Alternative Splicing in Normal Development and in Breast Cancer.
Final rept. 1 Jul 94-30 Jun 96,
CALIFORNIA UNIV SAN DIEGO LA JOLLA
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Alterations in the splicing patterns of key regulatory genes are likely to play an important role in oncogenesis. The ASFSF2 protein is one of a family of SR splicing factors that have been shown to regulate splice site choice in vitro. We have mapped the ASFSF2 gene to 17q21.3-q22 in humans, and close to the Ovum mutant locus on chromosome 11 in mice. Our current objective is to examine the role of the ASFSF2 gene in development and oncogenesis by observing the effects of disrupting the gene in mice. We were unable to achieve germ line transmission using embryonic stem cells that were heterozygous for an ASFSF2 deletion. Highly chimeric mice were runted, possessed hypotrophic testes, and were sterile. Because of the possibility that this result is due to haploinsufficiency of the ASFSF2 gene, and in light of new data that suggest that ASFSF2 may be required for cell viability, we are constructing an inducible knockout vector for the ASFSF2 gene.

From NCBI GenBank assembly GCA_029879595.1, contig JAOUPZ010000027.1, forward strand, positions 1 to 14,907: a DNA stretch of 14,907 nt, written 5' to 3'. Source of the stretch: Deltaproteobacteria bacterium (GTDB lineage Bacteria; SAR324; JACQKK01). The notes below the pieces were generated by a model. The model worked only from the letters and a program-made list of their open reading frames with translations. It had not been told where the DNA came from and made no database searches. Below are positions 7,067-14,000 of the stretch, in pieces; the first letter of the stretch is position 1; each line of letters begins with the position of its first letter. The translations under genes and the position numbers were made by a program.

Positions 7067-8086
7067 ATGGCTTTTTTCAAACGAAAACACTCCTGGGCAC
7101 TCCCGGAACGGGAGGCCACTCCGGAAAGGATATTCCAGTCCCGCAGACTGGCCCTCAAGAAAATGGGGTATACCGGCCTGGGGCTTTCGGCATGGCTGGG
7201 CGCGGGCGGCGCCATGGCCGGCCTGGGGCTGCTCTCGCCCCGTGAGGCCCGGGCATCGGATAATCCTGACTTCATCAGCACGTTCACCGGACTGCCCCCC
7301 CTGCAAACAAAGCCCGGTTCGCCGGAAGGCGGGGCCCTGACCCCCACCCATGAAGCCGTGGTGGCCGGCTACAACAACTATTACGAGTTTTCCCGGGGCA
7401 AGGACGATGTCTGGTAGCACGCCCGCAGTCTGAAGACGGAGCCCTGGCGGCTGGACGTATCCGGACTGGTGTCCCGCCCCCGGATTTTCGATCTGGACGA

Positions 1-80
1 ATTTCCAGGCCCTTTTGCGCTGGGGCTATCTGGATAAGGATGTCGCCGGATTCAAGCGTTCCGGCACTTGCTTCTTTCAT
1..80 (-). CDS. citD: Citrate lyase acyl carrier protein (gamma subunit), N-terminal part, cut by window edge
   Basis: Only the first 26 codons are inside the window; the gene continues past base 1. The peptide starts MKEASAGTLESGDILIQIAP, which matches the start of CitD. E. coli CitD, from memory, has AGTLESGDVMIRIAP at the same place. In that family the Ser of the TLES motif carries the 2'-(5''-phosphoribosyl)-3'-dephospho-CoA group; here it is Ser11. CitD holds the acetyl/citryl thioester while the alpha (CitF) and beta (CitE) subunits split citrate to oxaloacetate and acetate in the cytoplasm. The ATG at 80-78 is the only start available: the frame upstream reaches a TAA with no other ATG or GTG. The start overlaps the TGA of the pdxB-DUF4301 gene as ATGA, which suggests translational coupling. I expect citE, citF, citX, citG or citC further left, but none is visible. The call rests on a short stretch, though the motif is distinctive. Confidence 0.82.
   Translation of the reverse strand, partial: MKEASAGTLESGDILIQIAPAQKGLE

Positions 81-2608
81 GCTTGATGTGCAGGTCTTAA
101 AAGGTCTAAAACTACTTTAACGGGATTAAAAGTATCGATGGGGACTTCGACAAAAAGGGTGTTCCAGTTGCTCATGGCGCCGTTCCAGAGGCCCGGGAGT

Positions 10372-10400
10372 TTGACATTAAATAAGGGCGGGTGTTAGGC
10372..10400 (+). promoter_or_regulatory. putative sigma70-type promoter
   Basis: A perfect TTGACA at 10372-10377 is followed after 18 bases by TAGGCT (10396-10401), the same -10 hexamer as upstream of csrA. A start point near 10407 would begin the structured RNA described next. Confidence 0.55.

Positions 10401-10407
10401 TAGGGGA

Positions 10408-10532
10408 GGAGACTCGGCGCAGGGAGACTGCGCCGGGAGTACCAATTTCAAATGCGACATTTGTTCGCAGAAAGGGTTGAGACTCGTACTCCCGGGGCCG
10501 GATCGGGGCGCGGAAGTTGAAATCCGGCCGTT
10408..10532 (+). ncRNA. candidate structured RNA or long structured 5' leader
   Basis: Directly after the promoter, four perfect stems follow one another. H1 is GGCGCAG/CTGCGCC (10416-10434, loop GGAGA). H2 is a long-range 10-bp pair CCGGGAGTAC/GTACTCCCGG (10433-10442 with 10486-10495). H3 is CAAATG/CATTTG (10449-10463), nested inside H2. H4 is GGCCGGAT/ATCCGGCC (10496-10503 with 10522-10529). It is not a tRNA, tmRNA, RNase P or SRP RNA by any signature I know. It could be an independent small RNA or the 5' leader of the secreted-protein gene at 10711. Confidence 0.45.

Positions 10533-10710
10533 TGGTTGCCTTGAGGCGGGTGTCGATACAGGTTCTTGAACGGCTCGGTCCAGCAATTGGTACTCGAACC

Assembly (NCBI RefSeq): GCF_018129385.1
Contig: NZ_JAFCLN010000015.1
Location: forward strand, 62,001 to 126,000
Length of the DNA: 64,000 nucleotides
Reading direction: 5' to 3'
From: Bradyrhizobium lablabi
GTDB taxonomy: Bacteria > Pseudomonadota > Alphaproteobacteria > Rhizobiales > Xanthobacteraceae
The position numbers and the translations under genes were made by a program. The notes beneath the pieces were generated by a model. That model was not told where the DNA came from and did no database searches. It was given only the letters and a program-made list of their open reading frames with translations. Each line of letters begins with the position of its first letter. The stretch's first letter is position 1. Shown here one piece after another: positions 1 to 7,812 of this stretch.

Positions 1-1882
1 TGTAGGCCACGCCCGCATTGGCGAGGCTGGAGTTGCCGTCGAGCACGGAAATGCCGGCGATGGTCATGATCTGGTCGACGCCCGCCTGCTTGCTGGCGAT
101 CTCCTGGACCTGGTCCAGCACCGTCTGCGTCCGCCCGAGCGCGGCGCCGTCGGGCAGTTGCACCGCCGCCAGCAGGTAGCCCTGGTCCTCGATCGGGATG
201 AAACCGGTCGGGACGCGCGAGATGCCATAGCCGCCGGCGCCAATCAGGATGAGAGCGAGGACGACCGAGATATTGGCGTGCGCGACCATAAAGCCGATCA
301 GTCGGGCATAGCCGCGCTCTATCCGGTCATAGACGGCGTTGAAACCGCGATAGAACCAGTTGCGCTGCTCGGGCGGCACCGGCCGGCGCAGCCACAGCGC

- Medicine and Medical Research